Re: Swap two integers without using temporary variable
On Nov 29, 7:21 pm, Joe Greer <jgr...@doubletake.com> wrote:
Kai-Uwe Bux <jkherci...@gmx.net> wrote
After all, many compilers detect quite some idioms. For example
compilers detect that something like "a = (a << 8) | (a >> 24);"
is actually a rotation and compile that as one single opcode.
That's because such an expression is *always* a rotation.
old C books say that it is shift,is the behavoir changed since then?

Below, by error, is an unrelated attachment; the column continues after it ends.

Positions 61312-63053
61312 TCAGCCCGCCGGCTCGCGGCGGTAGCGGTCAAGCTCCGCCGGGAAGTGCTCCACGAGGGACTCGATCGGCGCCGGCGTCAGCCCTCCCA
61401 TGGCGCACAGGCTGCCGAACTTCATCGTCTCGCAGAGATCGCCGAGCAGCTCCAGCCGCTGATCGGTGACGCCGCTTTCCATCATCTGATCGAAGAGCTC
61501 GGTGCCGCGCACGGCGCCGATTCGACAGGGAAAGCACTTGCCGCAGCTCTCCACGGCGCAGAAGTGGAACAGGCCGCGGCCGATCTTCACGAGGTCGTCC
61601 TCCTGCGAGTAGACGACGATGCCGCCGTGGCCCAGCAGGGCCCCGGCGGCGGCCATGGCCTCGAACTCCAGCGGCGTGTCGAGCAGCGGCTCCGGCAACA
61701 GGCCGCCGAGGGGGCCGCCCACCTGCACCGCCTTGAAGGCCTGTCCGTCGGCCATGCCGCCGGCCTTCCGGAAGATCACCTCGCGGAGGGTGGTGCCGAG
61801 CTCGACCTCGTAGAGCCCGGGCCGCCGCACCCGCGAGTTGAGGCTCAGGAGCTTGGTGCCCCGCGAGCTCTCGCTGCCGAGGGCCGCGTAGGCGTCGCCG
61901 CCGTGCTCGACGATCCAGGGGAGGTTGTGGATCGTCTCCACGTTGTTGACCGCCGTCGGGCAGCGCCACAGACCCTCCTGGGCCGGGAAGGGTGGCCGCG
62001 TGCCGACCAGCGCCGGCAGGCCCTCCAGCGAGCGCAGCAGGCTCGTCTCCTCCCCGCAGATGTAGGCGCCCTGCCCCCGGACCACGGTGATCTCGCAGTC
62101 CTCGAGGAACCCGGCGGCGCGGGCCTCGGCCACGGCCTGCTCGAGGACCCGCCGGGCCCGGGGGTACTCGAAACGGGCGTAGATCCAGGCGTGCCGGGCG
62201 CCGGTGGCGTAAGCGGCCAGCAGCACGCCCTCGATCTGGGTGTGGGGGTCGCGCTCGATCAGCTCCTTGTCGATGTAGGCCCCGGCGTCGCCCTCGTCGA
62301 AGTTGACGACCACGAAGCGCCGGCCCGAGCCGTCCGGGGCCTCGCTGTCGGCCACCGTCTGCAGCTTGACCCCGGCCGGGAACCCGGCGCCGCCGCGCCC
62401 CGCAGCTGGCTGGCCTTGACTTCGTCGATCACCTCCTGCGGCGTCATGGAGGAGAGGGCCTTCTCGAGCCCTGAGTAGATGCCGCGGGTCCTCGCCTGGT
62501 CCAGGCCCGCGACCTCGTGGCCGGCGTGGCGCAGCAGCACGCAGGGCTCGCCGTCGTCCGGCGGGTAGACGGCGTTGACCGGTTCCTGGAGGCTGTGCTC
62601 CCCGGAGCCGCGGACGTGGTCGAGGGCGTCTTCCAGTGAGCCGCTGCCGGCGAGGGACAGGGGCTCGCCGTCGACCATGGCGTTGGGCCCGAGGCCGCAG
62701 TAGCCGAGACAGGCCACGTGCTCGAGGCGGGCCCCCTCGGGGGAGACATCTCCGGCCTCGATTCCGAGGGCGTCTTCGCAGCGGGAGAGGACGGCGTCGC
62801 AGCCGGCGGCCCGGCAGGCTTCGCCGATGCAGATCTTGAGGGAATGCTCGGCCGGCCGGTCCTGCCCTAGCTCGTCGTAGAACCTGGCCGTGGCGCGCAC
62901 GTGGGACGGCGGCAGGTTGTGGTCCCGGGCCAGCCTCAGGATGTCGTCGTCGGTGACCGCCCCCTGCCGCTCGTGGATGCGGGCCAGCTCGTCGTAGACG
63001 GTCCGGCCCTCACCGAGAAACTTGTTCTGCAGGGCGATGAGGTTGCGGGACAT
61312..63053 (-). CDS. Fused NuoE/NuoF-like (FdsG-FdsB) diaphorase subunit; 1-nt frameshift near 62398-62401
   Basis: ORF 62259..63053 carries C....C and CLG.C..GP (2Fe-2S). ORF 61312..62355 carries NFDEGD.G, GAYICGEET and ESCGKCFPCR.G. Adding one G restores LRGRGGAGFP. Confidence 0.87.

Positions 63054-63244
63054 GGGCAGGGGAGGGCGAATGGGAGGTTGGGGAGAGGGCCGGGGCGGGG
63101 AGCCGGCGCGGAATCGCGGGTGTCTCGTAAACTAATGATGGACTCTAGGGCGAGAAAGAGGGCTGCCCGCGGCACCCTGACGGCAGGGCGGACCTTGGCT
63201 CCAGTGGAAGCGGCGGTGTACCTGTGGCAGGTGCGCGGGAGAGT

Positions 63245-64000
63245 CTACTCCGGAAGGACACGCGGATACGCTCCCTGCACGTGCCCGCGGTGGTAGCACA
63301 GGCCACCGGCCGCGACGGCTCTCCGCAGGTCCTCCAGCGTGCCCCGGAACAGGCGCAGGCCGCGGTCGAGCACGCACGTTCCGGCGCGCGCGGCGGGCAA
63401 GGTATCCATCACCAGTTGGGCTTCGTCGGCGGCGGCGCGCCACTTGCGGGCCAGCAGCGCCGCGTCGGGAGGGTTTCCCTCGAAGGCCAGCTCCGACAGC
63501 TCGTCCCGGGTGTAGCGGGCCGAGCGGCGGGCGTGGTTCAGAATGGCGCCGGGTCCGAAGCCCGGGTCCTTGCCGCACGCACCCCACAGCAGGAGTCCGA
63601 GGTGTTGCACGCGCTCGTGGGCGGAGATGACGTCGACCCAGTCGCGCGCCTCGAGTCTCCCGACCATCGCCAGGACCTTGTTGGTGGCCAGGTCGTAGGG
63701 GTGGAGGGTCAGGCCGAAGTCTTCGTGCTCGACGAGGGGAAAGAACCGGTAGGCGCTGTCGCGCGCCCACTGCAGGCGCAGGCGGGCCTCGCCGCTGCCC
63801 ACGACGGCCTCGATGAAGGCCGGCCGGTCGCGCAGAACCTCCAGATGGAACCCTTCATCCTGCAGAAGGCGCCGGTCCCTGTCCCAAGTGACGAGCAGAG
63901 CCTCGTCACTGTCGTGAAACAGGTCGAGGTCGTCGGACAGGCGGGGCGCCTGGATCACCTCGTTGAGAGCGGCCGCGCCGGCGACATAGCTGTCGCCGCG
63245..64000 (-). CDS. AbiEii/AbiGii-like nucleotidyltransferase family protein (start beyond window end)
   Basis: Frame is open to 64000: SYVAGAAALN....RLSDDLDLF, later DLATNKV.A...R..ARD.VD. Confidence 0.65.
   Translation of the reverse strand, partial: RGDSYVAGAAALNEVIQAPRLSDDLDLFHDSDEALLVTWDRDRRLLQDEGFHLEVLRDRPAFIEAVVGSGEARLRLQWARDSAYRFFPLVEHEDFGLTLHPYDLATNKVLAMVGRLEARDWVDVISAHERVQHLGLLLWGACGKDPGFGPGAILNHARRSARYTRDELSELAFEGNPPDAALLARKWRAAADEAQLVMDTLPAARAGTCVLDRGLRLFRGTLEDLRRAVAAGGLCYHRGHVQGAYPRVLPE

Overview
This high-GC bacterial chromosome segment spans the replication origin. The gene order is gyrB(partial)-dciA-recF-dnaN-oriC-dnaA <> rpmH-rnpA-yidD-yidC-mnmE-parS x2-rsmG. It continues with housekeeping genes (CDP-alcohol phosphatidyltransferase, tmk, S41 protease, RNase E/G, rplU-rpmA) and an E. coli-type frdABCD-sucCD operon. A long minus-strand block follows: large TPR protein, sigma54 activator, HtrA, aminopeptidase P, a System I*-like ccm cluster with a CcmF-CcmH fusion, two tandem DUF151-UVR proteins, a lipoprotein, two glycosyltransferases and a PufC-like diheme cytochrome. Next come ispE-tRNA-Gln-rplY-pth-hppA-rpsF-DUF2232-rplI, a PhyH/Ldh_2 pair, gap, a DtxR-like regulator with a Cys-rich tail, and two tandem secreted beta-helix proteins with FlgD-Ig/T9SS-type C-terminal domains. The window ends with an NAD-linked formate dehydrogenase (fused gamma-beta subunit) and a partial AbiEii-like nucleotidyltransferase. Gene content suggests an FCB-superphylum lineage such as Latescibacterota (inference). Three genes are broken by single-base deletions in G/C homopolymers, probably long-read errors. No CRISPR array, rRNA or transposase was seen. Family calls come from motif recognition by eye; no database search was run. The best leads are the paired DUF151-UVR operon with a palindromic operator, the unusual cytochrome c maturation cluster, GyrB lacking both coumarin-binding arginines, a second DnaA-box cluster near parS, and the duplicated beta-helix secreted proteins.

I thaught a << 8 is a shift and a >> 24 is a shift. So,
( a << 8 ) | ( a >> 24 )
would be a rotation assuming a bitlength of 32.
Yes. I just sort of assumed that (and that everyone else would,
since it seems so obvious).
I don't know about now, but in the olden days, << always 0
filled and >> was machine dependent.
It depends on the type. As a general rule, I only use shifts
and bitwise operators on unsigned types, so there are no
Juha's expression is wide-spread, and is the idiomatic way to
express a rotation in C/C++. It would, I believe, be
immediately recognized as a rotation by anyone who has worked on
code where rotations were needed. (It's used in the reference
implementations of MD5 and SHA1, for example.)
James Kanze (GABI Software) email:email@example.com
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